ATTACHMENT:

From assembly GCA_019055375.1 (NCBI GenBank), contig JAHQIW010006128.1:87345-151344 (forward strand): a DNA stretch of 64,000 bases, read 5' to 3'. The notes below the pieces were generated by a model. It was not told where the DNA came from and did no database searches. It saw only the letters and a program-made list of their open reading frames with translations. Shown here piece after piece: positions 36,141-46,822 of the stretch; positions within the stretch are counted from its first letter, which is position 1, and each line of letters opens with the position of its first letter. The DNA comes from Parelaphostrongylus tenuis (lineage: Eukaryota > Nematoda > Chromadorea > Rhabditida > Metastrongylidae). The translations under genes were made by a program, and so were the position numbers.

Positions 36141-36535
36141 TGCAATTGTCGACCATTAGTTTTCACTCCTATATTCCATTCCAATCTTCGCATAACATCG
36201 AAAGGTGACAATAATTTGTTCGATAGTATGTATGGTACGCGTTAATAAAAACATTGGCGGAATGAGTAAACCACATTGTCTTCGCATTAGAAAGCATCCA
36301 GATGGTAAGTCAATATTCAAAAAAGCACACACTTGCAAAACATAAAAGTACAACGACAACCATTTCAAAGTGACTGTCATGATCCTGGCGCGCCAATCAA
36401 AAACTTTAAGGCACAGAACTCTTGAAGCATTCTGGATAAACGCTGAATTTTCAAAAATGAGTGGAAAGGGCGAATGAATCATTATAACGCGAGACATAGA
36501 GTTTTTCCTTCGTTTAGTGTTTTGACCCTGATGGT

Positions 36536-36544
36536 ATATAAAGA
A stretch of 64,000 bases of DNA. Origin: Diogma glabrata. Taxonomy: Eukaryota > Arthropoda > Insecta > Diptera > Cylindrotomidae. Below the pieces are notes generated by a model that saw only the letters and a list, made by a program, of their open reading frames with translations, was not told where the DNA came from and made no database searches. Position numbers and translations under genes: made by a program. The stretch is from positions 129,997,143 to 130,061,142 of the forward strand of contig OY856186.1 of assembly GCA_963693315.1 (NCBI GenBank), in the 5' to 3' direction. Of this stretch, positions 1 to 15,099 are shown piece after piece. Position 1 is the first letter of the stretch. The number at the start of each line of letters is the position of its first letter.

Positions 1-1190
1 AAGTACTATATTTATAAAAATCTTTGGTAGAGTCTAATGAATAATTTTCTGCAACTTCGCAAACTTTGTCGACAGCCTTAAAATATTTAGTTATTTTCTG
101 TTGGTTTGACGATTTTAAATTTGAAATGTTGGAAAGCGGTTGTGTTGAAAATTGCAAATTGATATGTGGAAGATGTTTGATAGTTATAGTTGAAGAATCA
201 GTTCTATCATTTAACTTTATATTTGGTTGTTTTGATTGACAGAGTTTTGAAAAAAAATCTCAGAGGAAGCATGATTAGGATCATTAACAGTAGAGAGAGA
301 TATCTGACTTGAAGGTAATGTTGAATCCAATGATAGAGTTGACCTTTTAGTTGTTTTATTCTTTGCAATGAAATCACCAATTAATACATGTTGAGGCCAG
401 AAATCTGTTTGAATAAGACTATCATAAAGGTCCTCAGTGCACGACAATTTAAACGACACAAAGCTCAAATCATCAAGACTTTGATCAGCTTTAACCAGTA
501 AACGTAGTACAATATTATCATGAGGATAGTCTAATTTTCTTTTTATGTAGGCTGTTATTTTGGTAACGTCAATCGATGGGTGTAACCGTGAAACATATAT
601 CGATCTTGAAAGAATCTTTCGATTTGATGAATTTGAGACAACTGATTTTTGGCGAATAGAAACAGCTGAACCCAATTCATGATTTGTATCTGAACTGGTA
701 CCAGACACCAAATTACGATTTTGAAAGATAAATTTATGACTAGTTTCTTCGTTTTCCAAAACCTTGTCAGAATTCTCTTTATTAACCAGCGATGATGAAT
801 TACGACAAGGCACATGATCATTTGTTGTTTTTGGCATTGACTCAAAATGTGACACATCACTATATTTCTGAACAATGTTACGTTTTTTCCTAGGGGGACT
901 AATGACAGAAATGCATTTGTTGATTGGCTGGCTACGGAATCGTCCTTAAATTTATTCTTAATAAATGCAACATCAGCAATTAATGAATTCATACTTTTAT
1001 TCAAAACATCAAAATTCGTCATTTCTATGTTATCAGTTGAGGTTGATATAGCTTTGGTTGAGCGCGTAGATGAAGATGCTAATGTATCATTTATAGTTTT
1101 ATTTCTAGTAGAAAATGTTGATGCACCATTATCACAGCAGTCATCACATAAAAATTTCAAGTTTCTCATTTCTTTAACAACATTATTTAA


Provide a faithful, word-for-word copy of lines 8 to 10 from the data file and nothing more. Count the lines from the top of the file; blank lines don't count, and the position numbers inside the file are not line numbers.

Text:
Positions 36536-36544
36536 ATATAAAGA
A stretch of 64,000 bases of DNA. Origin: Diogma glabrata. Taxonomy: Eukaryota > Arthropoda > Insecta > Diptera > Cylindrotomidae. Below the pieces are notes generated by a model that saw only the letters and a list, made by a program, of their open reading frames with translations, was not told where the DNA came from and made no database searches. Position numbers and translations under genes: made by a program. The stretch is from positions 129,997,143 to 130,061,142 of the forward strand of contig OY856186.1 of assembly GCA_963693315.1 (NCBI GenBank), in the 5' to 3' direction. Of this stretch, positions 1 to 15,099 are shown piece after piece. Position 1 is the first letter of the stretch. The number at the start of each line of letters is the position of its first letter.